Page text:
Expect another big transportation session, but with a chastened TxDOT and fewer rhetorical fireworks. Here's what's in the works:
  • TxDOT on the griddle. The agency is taking its 12-year turn before the Texas Sunset Advisory Commission, with a final report expected Dec. 16 and legislation to follow. This could result in abolition or reconfiguration of the five-member, gubernatorially appointed Transportation Commission, and more formal legislative oversight of the agency. Meanwhile, the Senate will be deciding whether to confirm Williamson's replacement, Deirdre Delisi.
  • Local bucks. With TxDOT strapped, a coalition of local governments, business groups and mass transit advocates is pushing for metro areas to get authority to impose new fees locally for transportation. The plans percolating include increased vehicle registration and inspection fees, additional local sales taxes on car purchases and maybe even a "newcomer" tax. In all cases, there'd have to be a local election to approve the new levies.
  • Money matters. The Lege will consider stopping the "diversion" of about $800 million annually in transportation money to other state needs. Additionally, lawmakers will consider using general state funds to back $5 billion in highway borrowing authorized by voters in 2007's Proposition 12. If Congress sends some stimulus money this way, that will help TxDOT's bottom line as well. What about that hardy perennial, raising the state's 20-cents-a-gallon gas tax and/or allowing it to increase with inflation? Not likely. Again.
  • More-atorium? A two-year brake on private toll road deals (with a dozen or so exceptions) expires Sept. 1. But so does legal authority to do long-term leases for toll roads on state highways (again, with those exceptions). So the Legislature will have to do something with this. Just what, though, isn't clear.
  • This-and-that. Will the state put money in the Rail Relocation Fund voters authorized in 2005? With state finances tight, this remains a tough sell. And look for a bill removing the requirement that Capital Metro get voter approval before expanding its rail system, unless doing so requires taking on long-term debt.
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"If anyone is likely to suffer... it would be Perry's exposure as a wastrel — of time, money and TxDOT resources — in pushing the TTC."

Looking forward to Hutchison


The Nacodoches Daily Sentinel
Copyright 2008

Thumbs up to U.S. Sen. Kay Bailey Hutchison for taking the first step toward seeking the Texas governorship. After years of hints, speculation and deliberation, she first formal step Thursday by establishing a gubernatorial exploratory committee.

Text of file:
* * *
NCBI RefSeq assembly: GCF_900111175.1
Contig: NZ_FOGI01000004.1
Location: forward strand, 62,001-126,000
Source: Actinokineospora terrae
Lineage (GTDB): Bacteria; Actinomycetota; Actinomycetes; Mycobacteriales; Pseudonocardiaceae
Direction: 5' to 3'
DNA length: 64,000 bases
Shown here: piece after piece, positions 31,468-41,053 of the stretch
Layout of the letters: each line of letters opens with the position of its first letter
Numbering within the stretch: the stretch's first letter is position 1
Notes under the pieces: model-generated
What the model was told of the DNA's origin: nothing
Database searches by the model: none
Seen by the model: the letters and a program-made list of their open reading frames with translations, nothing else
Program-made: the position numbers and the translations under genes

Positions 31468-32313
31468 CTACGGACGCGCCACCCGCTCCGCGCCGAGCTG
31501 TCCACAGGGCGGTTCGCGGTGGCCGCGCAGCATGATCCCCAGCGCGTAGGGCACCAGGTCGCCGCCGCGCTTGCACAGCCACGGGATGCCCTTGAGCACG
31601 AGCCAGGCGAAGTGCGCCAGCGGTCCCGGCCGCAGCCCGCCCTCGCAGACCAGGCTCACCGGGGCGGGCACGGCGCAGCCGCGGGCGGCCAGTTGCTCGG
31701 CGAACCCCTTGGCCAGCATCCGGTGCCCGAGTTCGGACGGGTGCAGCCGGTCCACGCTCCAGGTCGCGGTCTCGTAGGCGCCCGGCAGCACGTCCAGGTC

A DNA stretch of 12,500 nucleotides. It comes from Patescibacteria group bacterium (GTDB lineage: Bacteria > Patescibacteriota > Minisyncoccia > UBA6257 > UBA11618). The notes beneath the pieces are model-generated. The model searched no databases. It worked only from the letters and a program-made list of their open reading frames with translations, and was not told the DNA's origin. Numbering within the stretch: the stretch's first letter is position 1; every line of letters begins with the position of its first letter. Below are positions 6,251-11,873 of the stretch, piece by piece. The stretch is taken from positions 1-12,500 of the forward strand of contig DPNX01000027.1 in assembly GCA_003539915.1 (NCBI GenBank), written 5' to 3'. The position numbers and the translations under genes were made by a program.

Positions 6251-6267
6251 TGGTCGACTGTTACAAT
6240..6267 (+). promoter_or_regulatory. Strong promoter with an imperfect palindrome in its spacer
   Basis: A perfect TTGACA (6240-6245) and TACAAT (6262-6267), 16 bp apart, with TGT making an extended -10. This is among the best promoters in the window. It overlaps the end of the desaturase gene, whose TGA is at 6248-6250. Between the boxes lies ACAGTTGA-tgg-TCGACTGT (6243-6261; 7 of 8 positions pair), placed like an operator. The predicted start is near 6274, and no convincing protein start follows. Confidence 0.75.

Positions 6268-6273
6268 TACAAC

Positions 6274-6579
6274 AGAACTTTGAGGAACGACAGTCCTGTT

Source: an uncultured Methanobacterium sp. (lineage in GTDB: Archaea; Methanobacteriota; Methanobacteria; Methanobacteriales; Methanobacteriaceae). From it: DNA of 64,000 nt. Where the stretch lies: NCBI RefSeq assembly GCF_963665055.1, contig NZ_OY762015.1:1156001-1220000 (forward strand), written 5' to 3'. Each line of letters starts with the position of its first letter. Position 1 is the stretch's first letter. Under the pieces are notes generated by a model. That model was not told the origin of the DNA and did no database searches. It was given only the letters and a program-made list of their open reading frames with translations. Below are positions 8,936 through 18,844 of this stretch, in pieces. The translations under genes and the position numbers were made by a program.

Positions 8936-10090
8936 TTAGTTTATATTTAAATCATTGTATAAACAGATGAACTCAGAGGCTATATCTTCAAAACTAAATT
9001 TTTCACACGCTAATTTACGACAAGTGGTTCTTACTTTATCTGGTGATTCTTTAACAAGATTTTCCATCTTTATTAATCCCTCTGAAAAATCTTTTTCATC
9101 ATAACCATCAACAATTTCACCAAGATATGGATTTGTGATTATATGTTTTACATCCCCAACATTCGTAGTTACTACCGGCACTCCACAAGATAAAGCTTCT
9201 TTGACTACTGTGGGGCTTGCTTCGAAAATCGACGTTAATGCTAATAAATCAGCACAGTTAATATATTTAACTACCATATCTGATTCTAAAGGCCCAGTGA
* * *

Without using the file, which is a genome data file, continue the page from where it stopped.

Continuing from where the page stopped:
Thumbs down to the response from Gov. Rick Perry's staff for the graceless and unnecessarily contentious response to the news. "Kay Bailout has been talking about running for governor and passing legislation for years an neither has ever happened, said Perry spokesman Mark Miner, in an Associated Press story. "Today she continues her streak of indecision."

Such vitriol against a member of one's own party, and less than an hour after Hutchison's announcement, smacks of desperation \— almost frantic attempt to scare Bailey away from the race.

It's not surprising that Perry's staff would employ taunts, jeers and threats, not as a last resort, but as the first line of defense. The list of accomplishments attributable to Perry's leadership is neither lengthy, nor impressive. In addition, Perry's push for the Trans-Texas Corridor inspired an incredible amount of antipathy, not just here in East Texas, but in other areas of the state.

If anyone is likely to suffer from "exposure," it isn't likely to be Hutchison, for the "liberal that she is," as one of Perry's longtime pollsters, Mike Baselice, warned in an AP story Thursday.

More likely, it would be Perry's exposure as a wastrel — of time, money and Texas Department of Transportation resources — in pushing the TTC.

It's likely, too, that it would be Perry, not Hutchison who would be first in line for a "dose of reality" from voters — especially here in East Texas, where Hutchison has been highly effective — and supportive.

Having Kay Bailey Hutchison in the governor's mansion would be a decided plus for the entire state, in our opinion, but most especially for East Texas and Nacogdoches, where she has ties through friendships and family.

Hutchison's campaign consultant, Todd Olsen, said in a Friday AP story that forming an exploratory committee would allow the senator to work on the logistics of campaign travel and staff. Another adviser also refuted the claim that Hutchison is "undecided," saying she is expected to make a formal announcement next year.

We look forward to that announcement with eager anticipation.

© 2008 Nacodoches Daily Sentinel: